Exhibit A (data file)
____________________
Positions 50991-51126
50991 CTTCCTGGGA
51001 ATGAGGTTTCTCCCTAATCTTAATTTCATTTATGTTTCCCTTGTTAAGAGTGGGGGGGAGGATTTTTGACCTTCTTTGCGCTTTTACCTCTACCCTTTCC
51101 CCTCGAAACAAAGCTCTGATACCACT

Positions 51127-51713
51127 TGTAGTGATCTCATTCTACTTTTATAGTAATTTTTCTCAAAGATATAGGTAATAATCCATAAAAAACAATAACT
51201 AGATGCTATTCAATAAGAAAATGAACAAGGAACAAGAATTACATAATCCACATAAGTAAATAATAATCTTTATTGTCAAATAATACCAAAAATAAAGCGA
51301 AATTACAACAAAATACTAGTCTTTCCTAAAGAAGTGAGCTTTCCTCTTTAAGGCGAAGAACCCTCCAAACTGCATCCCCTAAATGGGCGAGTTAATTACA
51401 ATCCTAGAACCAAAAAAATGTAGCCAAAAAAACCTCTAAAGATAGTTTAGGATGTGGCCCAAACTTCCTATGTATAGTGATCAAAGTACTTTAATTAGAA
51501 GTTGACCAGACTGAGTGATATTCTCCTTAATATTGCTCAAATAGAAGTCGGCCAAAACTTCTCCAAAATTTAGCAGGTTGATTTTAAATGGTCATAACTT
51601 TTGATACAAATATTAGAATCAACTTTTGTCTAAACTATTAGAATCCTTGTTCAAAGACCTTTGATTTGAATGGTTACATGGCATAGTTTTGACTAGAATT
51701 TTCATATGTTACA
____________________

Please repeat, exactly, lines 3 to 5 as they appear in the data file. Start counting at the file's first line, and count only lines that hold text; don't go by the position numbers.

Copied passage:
51001 ATGAGGTTTCTCCCTAATCTTAATTTCATTTATGTTTCCCTTGTTAAGAGTGGGGGGGAGGATTTTTGACCTTCTTTGCGCTTTTACCTCTACCCTTTCC
51101 CCTCGAAACAAAGCTCTGATACCACT

Positions 51127-51713